Calder At Large
Peter Calder on life in New Zealand

Peter Calder: Antoine's serving up formality

Next week, the Parnell restaurant will notch up 40 years of continuous service - an Auckland record.

Tony Astle started work at 15 in Wellington as a waiter in the legendary Le Normandie. Photo / Natalie Slade
Tony Astle started work at 15 in Wellington as a waiter in the legendary Le Normandie. Photo / Natalie Slade

It doesn't look much of a kitchen: the bench is barely a metre long and the chef has just enough space to swing a Sabatier.

The saucepans on the rack about the hob are flame-blackened by years of use. Out the back, where his three sous-chefs work, there's an oven so old that a small crescent spanner does service as a control knob. A recess has been crudely hacksawed into a stainless-steel bench. The plates are kept hot in an old pie warmer.

But out of this kitchen in an old house at 333 Parnell Rd have emerged plates of luxurious rich food that exultantly celebrate the chef's view that there is, by and large, nothing so good that it won't be improved by the addition of butter and cream.

That chef is Tony Astle, whose restaurant, Antoine's, adds a French accent to his given name.

Sometime in the next week, Antoine's will notch up 40 years of continuous service to the city's more well-heeled diners. In a town where the average longevity of a restaurant is counted in months, that's some achievement. It's also an Auckland record: the Tony's steakhouses in Wellesley St and Lorne St have been opened longer, but the ownership has changed over the years.

"I'm not sure of the exact date," Astle told me when I sat down with him at one of the tables, taking care not to spill any espresso on the starched linen. "It was some time in May. We've always said May 29."

Astle had returned from England, where he'd been cooking in a pub in Croydon, to open Antoine's. The house he had chosen was one of the rather derelict flats that Parnell was known for before its gentrification. "About 500 people have told me they lived here," he says, "and I say 'whatever'."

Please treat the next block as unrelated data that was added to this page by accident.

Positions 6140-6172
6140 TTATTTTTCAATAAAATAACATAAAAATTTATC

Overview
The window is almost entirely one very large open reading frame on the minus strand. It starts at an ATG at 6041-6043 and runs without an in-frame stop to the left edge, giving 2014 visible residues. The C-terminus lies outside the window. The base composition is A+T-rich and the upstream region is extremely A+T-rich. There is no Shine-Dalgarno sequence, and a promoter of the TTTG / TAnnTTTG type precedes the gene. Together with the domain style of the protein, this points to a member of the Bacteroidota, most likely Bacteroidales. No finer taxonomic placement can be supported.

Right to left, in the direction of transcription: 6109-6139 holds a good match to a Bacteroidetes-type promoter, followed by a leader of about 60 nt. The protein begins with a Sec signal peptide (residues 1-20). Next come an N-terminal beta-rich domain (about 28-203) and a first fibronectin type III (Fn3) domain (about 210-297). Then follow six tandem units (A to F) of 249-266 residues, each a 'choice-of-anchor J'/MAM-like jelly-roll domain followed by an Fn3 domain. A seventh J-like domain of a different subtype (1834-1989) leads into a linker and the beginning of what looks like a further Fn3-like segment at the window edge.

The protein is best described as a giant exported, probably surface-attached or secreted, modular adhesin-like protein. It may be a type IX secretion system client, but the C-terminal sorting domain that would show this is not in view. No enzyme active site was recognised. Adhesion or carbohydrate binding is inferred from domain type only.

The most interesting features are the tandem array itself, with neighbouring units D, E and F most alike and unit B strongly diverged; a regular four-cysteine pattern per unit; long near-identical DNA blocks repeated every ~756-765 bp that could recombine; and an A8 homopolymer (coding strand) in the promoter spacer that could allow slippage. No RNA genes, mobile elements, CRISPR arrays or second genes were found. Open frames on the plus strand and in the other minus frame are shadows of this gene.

The front part was originally Dame Sister Mary Leo's rooms at St Mary's Convent, where Kiri Te Kanawa learned to sing: Parnell's redeveloper, Les Harvey, "brought it over and clipped it on".

What Antoine's brought to Auckland - and still delivers - was the most formal of fine dining.

Astle started at 15 in Wellington as a waiter in the legendary Le Normandie (under the fearsome Renee Charlton, aka Madame Louise) and moved on to Des Britten's Coachman in Courtenay Place.

"Normandie was almost dinner-suit stuff," he recalls. "And I wanted to have that formal tradition but I wanted it more so.

"We were as pretentious as hell. The menu had the dishes in French with English underneath for about 10 years. But people liked it.

"This restaurant would never survive if it opened now. It's too formal. But we want to stay that way."

And so it does. Diners ring the doorbell and are formally admitted ("We get a lot of flak for that from people who really shouldn't be here. But the overseas people love it.").

The waiters - the full-timers are all French - do silver service at the tableside. There is no eftpos - you zip-zap your credit card the old-fashioned way - and the prices are GST-exclusive.

It's pricey all right (though they don't charge extra for bread or vegetables) but Antoine's has survived the ups and downs on the loyalty of his regulars, who regard it as a second home.

A "nostalgia menu" celebrates the dishes that made the place famous: duck a l'orange; ox tongue; French onion soup. And Astle specialises in offal, which comes and goes at other establishments, but has been an Antoine's speciality all the way.

"I'm not being up myself here," Astle says, "but I am one of the better cooks of offal round here. We do tripe with peppercorns and sherry - and we cook it twice. It's left in its jelly and then I reduce it down. I tell you what: when you have a hangover, it's wonderful. Better than a Georgie Pie."

Some now-big names, notably Simon Gault and Michael Meredith, paid their dues in the kitchen at Antoine's and the bulk of the diners never change what they eat. "So it's oxtail, duckling, beef cheek. Brains are huge. We can't take them off."

His wife Beth, who has been his partner in the entire enterprise, starts at 6 each morning, setting up, cleaning and doing accounts. He works till closing time which can be as late as 3am.

"Sunday's our day," Astle explains. "That's probably why we've been married for 40 years because we only see each other one day a week."

- NZ Herald

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